Fast-forward 32 years, when I made re-writing that story a significant part of my Fairfield University studies, and ultimately part of my MFA thesis. One of my most prized gurus urged that I develop the character of the would-be rescuer, which I did. Also, I’d originally told part of the story from the leopard’s point of view. He said no, can’t do that (even though, as I noted, Ernest Hemingway used an African lion’s point of view in “The Short Happy Life of Francis McComber”). Out came the leopard.
I’d made a few pre-MFA efforts to polish and place the story. Now I went at it with new energy — but with no better result. Last year, a hint from an almost-took-it editor persuaded me to make the leopard visible again, although I accepted the wisdom of my MFA classmates in our postgraduate writing group to make it an insentient animal — describing its actions, but not (as Hemingway had) imagining its thoughts.
It took several more rounds of rejections before D.S. Davidson, editor of the online Tigershark Literary Magazine, invited stories placed in the Southern Hemisphere. My story was a bit longer than he wanted, but he had me send it, and liked it. It’s out this week, the centerpiece of his Issue 18 (on pages 9-19). Read it ==>here
I wrote “Matches” to address a literary magazine’s challenge: a short-short story featuring repeated use of a sound. I tried pffytt! to catch the resonance of a struck match fizzling out. That first magazine’s editor didn’t choose it. The next I tried liked it, but couldn’t fit it in — and noted, correctly, my debt to Jack London.
Calliope, a publication of American Mensa (to which I’ve never belonged or applied) had published the first story I got into print after completing my Fairfield University MFA, “Consultants.” I tried them again; they liked it. It’s just out in Summer 2018 Issue #160. I got a paper copy in the mail today. For whatever reason, their online version isn’t posted yet, but you can read “Matches” ==>here:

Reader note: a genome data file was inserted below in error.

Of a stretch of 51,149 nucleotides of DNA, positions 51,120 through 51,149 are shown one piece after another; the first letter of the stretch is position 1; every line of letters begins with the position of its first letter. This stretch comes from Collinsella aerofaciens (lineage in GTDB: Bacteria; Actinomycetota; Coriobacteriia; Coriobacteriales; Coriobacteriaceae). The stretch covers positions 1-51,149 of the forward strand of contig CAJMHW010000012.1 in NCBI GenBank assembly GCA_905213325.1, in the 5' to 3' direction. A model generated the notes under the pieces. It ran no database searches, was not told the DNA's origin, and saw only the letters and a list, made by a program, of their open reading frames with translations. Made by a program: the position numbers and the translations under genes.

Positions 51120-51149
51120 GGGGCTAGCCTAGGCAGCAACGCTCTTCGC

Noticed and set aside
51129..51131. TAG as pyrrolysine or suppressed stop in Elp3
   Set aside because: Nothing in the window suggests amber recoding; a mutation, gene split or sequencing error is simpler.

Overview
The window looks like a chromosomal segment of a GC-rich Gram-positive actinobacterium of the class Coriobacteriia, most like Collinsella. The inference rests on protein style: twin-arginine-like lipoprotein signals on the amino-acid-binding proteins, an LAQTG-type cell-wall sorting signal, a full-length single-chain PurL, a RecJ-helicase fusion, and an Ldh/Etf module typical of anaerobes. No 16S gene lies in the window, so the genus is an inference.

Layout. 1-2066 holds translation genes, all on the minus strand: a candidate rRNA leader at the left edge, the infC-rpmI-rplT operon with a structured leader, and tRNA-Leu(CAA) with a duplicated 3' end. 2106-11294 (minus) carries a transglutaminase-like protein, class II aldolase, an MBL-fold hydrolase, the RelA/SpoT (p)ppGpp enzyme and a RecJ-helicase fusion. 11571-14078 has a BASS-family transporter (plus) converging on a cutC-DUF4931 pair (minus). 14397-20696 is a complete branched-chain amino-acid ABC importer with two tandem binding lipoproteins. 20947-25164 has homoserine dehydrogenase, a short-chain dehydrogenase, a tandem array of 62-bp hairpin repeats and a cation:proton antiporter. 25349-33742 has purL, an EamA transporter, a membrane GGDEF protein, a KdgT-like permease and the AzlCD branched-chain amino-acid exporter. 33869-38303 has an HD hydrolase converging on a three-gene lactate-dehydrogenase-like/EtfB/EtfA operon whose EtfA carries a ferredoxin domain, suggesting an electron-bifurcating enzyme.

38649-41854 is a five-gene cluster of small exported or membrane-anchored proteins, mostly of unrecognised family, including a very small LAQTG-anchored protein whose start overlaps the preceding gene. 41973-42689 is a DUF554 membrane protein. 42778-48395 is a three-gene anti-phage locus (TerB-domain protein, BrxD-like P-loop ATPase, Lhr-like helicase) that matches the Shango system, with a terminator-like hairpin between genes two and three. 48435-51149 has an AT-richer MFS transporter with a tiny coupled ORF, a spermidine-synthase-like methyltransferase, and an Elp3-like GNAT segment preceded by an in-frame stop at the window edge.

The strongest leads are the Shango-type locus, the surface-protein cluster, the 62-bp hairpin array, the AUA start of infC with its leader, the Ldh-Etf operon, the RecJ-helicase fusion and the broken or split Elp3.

(And my 2013 Calliope offering, “Consultants,” ==>here:)
It was titled “Second Chances” when I wrote it, a germ of an idea spun into a short story that I knew would have limited or no appeal to the young adults, MFA students, who edit many of the country’s literary magazines. I sent it out to several anyway. No takers.
Then I stumbled across the word limerence. I had to look it up to be sure I knew the meaning. Sure enough, it exactly described the mindset of my protagonist. So I renamed the story — and inserted a definition before the story began, since I assumed most readers wouldn’t recognize the word any more than I had.
Now I had a story unlikely to interest younger editors or readers, titled with a word few would know, with a dull dictionary definition preceding the story. Where to send it?
Aha! I remembered two sisters based in Michigan who run a monthly online contest, and had liked but ultimately not picked an earlier story of mine. While not nearly as ancient as I, they might be open to this unusual story.
They were: It’s one of two ($75) prizewinners this month. You can read it by clicking ==>>here
Pilcrow & Dagger, a Georgia literary magazine, was compiling an anthology of short stories on the theme “black sheep”. I had a story about an unwelcome mourner at a burial service, which I thought might fit. It did. Volume 4 Number 4 is available at Amazon and other booksellers, but you can read it now ==> here
What’s a pilcrow? It’s the typographical icon for a paragraph. And what prompted my writing this story last November? I haven’t the faintest recollection!
I wrote a first draft of “Wandered” in 2007 — long before even a hint of the Alzheimer’s that would overtake Brad, and several years before undertaking my Fairfield MFA. I can’t even remember what triggered the idea of a son’s efforts to retrace the steps of a dementia-stricken father who disappeared without a trace. Maybe I read something about Eskimos, whose supposed customs crept into the text.
In any case, I set it aside — until Zimbell House early this year solicited manuscripts for their their proposed anthology of stories about people who disappear without a trace. I resurrected my draft, improved it considerably, and sent it off, with more than usual confidence. Sure enough, it was accepted in mid-April, and is now in bookstores.